Abnormal yellowing of leaves (chlorosis) is a problem common to all sorts of plants, including the Mandevilla plant.
When leaves turn yellow it is because they are lacking in pigment (chlorophyll). There are several causes for this problem in Mandevilla, including:
- Nutrient Deficiency
- Poor Drainage
- Root Damage
- Root Compaction
- High pH Levels
- Pest Infestation
Follow these guidelines to determine and resolve your problem:
Plants may suffer from nutrient deficiency because the soil is poor or because the soil pH level is so high that the nutrients are not available to the plant.
Typically, chlorosis is caused by low iron levels, but it may also be caused by a lack of zinc, manganese, or nitrogen.
There are several ways to determine if your problem is caused by nutrient deficiencies.
Testing Soil pH Levels
You can test the pH level of the soil. Mandevilla likes a neutral pH level of about 7.0 but can tolerate pH levels ranging from 6.6 – 7.8.
Soil with a pH level higher than 6.7 causes iron to become less available to plants.
Excessive amounts of other nutrients in the soil may also cause iron to be less available to plants.
If your Mandevilla is experiencing chlorosis due to a nutrient deficiency, the progression of the yellowing gives you a clue as to what’s missing.
- If your plant is lacking iron, the yellowing will begin on younger leaves and progress to older leaves.
- If it is lacking in zinc, manganese, or nitrogen, the opposite is true.
Are you providing proper watering and drainage?
Too much or too little water may also cause chlorosis in plants, including Mandevilla.
Excess water saturates plant roots and prevents good nutrient absorption. Lack of water also prevents nutrients from being delivered to the plant.
This is why balanced, well-draining soil and proper watering habits are essential to prevent yellowing leaves and plant death.
Mandevilla should be kept slightly moist. Check the surface of the soil regularly. When the top inch is dry, it’s time to water.
Does The Mandevilla Vine Have A Disease?
Diseases, such as leaf spot infection, can cause yellow leaves on Mandevilla. Watch for small brown spots on the leaves.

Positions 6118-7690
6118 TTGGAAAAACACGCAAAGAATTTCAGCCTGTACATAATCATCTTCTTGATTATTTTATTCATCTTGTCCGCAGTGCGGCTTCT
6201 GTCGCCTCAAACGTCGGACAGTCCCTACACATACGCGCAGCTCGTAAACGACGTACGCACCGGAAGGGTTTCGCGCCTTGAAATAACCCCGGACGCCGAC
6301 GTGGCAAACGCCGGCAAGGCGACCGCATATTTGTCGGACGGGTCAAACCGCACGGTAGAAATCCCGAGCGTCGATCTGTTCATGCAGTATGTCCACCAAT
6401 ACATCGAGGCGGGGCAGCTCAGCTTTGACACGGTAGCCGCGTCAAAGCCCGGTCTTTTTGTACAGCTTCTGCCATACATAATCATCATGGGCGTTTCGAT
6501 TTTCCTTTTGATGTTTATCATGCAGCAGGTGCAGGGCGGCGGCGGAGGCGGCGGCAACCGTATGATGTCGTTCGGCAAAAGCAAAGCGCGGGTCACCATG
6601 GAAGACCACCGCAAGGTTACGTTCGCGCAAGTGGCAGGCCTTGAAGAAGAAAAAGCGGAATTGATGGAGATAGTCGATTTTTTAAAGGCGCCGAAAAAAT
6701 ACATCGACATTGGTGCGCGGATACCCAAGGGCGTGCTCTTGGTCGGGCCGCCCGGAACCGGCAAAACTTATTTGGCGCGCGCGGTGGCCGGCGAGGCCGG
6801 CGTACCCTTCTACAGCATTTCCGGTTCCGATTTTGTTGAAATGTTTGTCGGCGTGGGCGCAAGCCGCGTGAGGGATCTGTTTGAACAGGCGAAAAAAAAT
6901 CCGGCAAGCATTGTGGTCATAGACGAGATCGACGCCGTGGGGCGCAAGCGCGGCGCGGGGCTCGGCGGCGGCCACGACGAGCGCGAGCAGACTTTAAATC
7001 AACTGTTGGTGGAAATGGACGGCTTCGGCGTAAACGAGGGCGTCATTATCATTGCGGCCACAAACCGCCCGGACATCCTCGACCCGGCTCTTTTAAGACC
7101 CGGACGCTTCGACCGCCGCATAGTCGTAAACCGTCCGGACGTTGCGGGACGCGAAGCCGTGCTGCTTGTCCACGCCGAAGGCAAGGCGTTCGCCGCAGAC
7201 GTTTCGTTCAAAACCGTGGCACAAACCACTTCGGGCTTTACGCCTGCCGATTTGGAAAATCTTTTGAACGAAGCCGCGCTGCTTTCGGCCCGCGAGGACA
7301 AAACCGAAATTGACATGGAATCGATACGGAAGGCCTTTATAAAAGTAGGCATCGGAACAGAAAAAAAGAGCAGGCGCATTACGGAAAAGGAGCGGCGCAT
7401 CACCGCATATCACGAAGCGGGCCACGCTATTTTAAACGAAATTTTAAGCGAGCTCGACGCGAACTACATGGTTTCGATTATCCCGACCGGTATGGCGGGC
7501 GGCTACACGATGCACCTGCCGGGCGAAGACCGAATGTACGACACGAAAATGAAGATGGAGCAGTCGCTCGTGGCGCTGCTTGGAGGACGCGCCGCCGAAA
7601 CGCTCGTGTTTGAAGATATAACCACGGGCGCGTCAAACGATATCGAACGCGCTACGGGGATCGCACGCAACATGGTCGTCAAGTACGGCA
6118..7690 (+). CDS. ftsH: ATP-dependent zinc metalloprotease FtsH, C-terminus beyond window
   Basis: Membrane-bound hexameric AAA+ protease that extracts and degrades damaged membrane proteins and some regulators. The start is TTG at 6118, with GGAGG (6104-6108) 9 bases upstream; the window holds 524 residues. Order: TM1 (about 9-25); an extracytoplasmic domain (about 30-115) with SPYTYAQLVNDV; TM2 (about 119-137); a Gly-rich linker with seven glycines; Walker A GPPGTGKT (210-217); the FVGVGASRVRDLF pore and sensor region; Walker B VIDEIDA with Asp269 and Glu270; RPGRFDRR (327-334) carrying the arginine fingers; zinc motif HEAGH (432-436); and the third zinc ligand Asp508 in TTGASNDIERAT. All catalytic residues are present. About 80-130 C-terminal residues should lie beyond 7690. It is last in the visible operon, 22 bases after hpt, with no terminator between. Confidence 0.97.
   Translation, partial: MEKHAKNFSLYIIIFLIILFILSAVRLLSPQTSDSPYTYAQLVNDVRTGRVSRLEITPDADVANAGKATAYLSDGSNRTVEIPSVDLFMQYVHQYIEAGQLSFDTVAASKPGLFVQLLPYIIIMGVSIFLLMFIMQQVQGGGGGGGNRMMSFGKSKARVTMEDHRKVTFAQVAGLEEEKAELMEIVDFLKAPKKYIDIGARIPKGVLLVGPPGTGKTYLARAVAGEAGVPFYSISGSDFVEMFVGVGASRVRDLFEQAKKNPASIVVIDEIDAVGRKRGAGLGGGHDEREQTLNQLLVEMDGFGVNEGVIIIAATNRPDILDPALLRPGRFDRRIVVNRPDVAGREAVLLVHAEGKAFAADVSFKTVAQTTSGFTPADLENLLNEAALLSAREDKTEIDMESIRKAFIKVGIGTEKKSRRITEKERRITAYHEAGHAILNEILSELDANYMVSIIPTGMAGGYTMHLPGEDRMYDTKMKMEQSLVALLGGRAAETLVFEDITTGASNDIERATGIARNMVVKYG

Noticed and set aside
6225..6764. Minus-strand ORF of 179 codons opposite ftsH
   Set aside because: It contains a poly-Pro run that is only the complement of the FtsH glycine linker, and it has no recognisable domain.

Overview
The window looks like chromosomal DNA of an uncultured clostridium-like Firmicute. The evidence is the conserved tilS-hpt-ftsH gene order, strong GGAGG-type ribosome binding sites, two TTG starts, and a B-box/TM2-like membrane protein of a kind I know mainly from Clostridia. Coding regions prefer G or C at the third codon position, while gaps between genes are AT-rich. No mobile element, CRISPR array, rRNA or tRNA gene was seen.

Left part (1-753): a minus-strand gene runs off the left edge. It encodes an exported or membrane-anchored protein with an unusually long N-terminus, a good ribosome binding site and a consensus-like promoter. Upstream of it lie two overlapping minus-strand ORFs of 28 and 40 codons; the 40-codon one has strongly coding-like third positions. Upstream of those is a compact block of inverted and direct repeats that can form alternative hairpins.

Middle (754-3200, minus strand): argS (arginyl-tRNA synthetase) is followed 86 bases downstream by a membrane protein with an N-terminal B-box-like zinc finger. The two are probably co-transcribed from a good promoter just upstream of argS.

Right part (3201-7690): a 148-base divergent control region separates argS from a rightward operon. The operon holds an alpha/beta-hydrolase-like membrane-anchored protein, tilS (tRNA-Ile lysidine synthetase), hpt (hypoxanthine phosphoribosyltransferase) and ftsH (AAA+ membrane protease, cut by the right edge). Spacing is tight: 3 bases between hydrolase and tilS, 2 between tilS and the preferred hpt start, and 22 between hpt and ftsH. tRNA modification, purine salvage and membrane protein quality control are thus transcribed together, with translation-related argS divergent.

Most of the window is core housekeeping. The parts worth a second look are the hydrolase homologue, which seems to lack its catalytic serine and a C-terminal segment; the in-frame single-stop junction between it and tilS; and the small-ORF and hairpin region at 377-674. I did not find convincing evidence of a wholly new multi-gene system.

These can quickly spread to kill the whole leaf and then the whole plant.
Plants infected with leaf spots should be quarantined and pruned thoroughly to remove all affected foliage and stems.
You can treat Mandevilla with a commercial fungicidal product designed for flowering plants. Treatment with a Neem oil solution can also be effective.
Are Pests Feeding On Your Mandevilla?
Plants with an insect infestation may also lead to Mandevilla leaves turning yellow.
Mandevilla weakened by overwatering, underwatering or general lack of nutrients is subject to attack by Mandevilla aphids or:
- Red Spider Mites
- Plant Scale Bugs
Check the undersides of leaves for signs of these pests.
If the infestation is advanced, you will see holes in the leaves where the bugs have dined and left chemical deposits that enable the growth of fungus.
Use the right pesticide for the insect pests or a Neem oil solution to combat these pests.
Are The Mandevilla Roots Crowded?
Weak, crowded, or damaged roots may also prevent good nutrient uptake.
- If your leaf yellowing problem is caused by compromised roots, repotting or amending with a balanced, neutral, well-draining soil may help.
- When repotting, spread and prune the plant roots. Remove any dead or decaying roots. Be sure to provide ample drainage in the new pot.
- Going forward, fertilize sparingly with a water-soluble liquid fertilizer designed for use with flowering plants.
- Develop a regular watering schedule that neither drowns nor dehydrates your plant.